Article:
Jesus’s divinity (being God Himself) made Him uniquely qualified as an unblemished and perfect sacrifice. His humanity (being born a human) allowed Him to shed blood as our sacrifice. This combination gave Him the power and ability to save us.
The Messiah needed to be fully human so that He could die, but He also needed to be fully God so that we may live.
Questions: Have you ever thought about why Jesus had to be fully God and fully human? Why do you think this combination was necessary?
For unto us a child is born… Isaiah 9:6
Isaiah is looking forward to a day when a special child – a Savior -- will be born.
Unto us and for us.
The fact that the Messiah would come as a child and be BORN is significant. He could have come as an angel, or suddenly appear as a fully developed great man, or as some sort of symbolic creature. But this isn’t how God sent in His rescue plan. The Messiah will come to earth as all of us come to earth, in human flesh as a baby. He will know fully what we go through and experience as humans from birth to death. He will experience growing and learning and temptation, pain, joy, loss, celebration, and suffering.
It is all part of God’s plan, and from where we sit now, we know this baby was Jesus. This line from Isaiah’s prophecy about the Messiah shows his humanity. He will come as a human to die as a human.
As we continue to see God’s rescue plan unfold, we will see that He could not come save mankind as God alone, it also had to be as a man. He came as one of us to take our sins and make us righteous to stand again before a holy God.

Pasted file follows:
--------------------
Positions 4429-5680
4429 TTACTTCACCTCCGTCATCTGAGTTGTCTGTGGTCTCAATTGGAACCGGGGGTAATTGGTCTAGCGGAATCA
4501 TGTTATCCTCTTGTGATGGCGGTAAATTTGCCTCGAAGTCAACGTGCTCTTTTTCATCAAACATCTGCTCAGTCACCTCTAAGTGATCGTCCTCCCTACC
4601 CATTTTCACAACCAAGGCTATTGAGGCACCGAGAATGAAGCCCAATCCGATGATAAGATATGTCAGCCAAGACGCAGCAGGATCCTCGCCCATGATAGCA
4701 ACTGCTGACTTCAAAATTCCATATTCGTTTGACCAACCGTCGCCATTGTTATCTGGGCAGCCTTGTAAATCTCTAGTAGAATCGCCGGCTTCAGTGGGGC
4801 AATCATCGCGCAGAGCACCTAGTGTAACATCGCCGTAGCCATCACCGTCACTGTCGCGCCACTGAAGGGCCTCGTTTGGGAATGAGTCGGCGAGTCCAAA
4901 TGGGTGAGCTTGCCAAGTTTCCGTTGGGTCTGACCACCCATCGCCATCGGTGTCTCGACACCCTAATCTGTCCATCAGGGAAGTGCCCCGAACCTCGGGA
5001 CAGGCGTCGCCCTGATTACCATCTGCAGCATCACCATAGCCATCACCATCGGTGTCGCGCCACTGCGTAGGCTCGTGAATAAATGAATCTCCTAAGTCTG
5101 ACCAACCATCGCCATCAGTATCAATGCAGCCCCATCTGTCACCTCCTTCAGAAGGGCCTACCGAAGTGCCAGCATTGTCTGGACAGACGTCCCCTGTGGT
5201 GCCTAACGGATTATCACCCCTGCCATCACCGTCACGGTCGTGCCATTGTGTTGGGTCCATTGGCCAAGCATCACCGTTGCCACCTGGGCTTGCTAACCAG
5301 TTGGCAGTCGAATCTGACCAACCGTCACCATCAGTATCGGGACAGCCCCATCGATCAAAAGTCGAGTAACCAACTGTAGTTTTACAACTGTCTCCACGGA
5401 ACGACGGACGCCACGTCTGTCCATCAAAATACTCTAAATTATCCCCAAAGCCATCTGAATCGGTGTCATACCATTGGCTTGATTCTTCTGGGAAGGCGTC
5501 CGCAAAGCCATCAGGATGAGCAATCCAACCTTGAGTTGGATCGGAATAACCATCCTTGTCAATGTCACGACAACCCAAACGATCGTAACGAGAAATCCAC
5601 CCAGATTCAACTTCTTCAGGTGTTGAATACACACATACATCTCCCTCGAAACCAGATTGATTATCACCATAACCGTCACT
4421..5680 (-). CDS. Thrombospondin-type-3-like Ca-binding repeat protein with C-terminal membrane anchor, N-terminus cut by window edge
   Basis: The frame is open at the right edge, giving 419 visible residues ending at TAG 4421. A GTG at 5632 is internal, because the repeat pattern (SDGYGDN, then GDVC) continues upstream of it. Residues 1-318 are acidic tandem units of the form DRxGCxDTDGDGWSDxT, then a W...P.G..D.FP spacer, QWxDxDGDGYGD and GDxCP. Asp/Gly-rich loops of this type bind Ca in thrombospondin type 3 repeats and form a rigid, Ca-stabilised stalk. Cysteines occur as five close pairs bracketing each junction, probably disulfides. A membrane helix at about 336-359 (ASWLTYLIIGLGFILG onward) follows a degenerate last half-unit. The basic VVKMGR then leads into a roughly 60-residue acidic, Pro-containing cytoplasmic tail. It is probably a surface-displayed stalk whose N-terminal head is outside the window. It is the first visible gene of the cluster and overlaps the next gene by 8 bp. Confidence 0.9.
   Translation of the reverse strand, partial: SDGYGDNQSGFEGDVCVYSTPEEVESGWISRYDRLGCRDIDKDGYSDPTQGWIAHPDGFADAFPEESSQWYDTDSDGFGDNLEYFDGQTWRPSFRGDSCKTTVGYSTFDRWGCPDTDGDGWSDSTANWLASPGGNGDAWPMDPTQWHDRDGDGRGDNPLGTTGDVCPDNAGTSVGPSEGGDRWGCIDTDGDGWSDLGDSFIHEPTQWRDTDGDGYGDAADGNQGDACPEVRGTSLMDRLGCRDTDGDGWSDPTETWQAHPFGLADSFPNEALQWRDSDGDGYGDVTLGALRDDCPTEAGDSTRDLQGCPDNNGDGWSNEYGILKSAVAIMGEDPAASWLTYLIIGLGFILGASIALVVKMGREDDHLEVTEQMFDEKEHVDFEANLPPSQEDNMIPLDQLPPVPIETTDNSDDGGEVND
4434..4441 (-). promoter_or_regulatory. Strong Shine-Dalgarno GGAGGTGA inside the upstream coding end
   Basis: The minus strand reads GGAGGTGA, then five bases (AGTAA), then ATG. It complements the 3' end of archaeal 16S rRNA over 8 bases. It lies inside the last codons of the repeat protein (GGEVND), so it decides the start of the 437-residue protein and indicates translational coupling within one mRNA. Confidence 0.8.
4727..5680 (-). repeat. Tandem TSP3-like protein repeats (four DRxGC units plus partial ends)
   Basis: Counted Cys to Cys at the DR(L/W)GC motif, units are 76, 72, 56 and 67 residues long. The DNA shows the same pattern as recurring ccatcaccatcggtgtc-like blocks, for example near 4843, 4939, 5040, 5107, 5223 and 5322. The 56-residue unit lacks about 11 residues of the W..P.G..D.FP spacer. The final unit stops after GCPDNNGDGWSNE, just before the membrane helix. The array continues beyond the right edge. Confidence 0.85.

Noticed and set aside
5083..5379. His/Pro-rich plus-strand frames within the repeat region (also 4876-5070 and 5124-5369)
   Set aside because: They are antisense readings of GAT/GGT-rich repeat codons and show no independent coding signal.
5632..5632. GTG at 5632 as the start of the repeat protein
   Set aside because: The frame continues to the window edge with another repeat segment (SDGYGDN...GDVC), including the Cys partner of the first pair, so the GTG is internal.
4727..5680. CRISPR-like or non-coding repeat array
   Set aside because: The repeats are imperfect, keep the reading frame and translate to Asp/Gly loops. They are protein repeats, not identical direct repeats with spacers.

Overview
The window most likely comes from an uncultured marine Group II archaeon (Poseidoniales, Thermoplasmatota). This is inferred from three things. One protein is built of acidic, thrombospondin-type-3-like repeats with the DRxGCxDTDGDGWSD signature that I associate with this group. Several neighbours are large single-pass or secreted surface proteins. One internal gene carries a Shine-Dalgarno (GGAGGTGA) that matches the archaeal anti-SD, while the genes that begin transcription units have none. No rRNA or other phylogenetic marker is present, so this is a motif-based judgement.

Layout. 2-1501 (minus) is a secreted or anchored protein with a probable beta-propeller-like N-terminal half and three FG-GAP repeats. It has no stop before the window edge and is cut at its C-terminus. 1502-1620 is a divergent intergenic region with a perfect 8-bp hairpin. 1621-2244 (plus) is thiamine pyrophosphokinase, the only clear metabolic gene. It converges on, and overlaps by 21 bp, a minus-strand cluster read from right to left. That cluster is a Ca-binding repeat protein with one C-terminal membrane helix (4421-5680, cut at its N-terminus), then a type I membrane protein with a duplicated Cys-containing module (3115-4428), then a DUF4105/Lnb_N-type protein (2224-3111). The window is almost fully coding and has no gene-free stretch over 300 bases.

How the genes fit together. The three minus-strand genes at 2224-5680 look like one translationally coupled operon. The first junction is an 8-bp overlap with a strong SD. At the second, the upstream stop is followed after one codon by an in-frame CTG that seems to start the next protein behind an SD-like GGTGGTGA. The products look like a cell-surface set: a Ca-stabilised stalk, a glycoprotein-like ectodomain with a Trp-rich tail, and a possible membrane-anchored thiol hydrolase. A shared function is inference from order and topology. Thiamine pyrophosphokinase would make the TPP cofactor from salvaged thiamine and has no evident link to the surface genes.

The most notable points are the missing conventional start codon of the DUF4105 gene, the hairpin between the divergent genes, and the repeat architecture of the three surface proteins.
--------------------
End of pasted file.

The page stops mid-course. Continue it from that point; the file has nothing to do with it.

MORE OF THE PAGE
Yes, Jesus had to be God and without sin (we’ll look more at that in the next line of the verse), but the humanity part mattered too. The true King of king and Lord of lords came as a baby.
How incredible that one who came to save us from our sins and from eternal destruction came as a tiny, messy, helpless, totally dependent baby?!?
Questions: How does this change what you think about why Jesus came as one of us? What do you think is the significance of Him coming as a baby?
For to us a child is born, to us a son is given; and the government shall be upon his shoulder, and his name shall be called Wonderful Counselor, God, Everlasting Father, Prince of Peace. Isaiah 9:6
You have probably heard this passage before…likely around Christmas time. It is one of the most often cited prophesies about Jesus. In this one single verse, the prophet Isaiah provides a glimpse into so many characteristics of Jesus who would be born roughly 750 years after this was written.
Israel was in a state of destruction and turmoil. Isaiah (a prophet in the Southern Kingdom) was offering hope of what was to come. Some good news for a weary people.